When she entered the military, she formed a group of LGBTQ women and men near her base in North Carolina. “This was during the time of ‘Don’t ask, don’t tell,’ which really put me in the closet,” she says. “I found many people had similar stories about coming out to their families at a young age. That’s when it hit me that we needed a voice.”
Her service completed, she enrolled in Middlesex Community College, where she learned about careers in public health. “I started taking classes and thought, ‘Oh, this is exactly what I want to do: Get into the grassroots of the issues that plague our community,” she recalls.
In 2014, she transferred to Rutgers to finish her degree in public health and became a health activist. Volunteering with the Health Outreach, Promotion and Education (H.O.P.E.) peer education program, she taught fellow students about substance abuse and encouraged them to pledge to be designated drivers. She continues her work in improving community health by working as a HIV counselor and tester at Hyacinth AIDS Foundation.
A 2016 internship at the Monmouth County Regional Health Commission assisting the registered environmental health specialist solidified King’s interest in another form of helping others – environmental advocacy. She thrived on helping to inspect landfills and ensuring residences were up to code. “I was hooked,” she says. “I realized the importance of regulation in taking care of the earth and personal health.”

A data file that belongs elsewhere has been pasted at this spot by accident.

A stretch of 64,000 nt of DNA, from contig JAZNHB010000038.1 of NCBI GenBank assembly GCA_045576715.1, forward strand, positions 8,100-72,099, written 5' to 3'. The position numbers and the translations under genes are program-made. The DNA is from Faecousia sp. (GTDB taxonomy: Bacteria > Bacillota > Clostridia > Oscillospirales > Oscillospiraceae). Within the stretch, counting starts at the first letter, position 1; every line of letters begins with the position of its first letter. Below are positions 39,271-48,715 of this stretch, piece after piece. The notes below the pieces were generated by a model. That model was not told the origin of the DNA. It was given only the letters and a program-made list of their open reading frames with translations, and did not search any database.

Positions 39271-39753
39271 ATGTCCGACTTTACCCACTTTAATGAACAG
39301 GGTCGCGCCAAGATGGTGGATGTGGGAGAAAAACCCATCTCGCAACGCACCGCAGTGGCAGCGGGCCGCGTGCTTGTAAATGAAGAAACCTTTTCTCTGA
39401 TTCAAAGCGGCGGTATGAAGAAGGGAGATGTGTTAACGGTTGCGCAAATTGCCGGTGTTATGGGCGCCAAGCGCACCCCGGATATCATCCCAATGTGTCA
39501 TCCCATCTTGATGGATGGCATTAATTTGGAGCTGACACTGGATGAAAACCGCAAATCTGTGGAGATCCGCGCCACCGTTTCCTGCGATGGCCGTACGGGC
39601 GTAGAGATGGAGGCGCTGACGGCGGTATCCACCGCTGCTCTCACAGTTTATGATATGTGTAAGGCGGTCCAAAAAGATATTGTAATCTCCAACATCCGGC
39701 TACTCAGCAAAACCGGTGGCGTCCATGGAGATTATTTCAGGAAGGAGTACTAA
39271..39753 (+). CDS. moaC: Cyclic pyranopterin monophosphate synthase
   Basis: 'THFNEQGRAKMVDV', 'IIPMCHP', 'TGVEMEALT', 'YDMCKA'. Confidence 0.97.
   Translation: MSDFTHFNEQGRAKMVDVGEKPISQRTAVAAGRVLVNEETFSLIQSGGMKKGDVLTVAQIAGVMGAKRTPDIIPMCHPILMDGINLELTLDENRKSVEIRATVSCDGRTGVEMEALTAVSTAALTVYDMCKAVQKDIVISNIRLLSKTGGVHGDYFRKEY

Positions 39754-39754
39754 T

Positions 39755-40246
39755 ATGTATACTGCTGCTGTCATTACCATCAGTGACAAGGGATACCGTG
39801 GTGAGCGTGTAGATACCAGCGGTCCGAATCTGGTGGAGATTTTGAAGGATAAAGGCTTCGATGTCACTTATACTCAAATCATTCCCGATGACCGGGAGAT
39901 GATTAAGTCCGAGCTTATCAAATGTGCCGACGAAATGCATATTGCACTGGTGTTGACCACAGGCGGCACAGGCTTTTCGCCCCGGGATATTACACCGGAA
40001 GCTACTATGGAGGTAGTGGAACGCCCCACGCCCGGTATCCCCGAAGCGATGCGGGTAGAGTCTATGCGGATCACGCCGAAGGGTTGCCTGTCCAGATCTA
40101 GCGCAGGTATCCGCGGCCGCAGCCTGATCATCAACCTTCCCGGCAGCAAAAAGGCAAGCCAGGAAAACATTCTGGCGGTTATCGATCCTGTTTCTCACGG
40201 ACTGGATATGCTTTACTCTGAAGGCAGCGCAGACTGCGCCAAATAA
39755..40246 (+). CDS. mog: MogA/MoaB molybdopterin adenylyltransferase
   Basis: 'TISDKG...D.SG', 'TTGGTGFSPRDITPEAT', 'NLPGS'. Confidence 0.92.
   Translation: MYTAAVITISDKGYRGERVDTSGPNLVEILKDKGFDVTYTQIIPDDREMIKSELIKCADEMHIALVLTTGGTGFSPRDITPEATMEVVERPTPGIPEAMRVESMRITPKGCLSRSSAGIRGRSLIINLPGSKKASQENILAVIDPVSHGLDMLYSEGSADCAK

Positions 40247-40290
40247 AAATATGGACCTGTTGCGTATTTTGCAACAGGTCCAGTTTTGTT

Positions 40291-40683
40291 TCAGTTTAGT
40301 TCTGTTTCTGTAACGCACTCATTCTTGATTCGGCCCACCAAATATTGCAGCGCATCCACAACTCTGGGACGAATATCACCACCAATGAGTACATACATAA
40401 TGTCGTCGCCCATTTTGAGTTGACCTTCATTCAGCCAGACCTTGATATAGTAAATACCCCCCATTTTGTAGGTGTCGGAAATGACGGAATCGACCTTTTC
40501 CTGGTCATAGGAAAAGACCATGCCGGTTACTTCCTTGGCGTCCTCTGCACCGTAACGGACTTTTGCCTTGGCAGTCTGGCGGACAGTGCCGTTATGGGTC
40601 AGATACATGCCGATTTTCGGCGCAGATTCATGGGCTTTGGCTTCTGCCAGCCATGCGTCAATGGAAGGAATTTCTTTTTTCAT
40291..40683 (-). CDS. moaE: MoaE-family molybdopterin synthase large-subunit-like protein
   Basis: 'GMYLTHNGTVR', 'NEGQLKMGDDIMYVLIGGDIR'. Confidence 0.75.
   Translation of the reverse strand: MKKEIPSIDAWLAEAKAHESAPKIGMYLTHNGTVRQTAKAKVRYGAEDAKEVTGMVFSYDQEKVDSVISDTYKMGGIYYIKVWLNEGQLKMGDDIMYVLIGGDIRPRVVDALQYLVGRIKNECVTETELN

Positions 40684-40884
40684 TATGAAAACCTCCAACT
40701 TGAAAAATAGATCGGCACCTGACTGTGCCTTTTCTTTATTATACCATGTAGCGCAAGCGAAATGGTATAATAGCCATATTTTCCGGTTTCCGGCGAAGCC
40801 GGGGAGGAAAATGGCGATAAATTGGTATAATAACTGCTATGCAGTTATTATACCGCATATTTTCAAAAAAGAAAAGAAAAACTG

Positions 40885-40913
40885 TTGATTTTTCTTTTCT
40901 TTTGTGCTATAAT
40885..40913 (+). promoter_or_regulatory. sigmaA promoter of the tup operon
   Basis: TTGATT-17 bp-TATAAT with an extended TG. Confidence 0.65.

She accompanied her supervisor to the New Jersey State House and testified on behalf of a proposed bill to raise the legal smoking age to 21. “I had worked with the health specialist on progressing the bill,” she says. “One of the legislators in opposition kept asserting that young people in the military should be able to smoke if they wanted to, so I offered to testify as a veteran who supported the bill. Even though it was vetoed, I still feel passionately that the smoking age should be raised.”
Her sights are now set on joining the CDC in Atlanta, where she hopes to establish a nonprofit joint venture with her wife, Jahari Shears, fulfilling a dream to support the LGBTQA community. Shears shares King’s excitement for improving communities; she will graduate with her bachelor’s of science degree in public health from Rutgers in May.
“We want to be the adults teenagers can look up to if they don’t have that support at home. We want to provide a place for them to go and assist them with enrolling in college or finding employment,” she says. “I want to share with them what I learned as a Marine: When you feel like you’re hitting a block, say ‘I’ve got this.’ It’ll give them the energy to keep pushing.”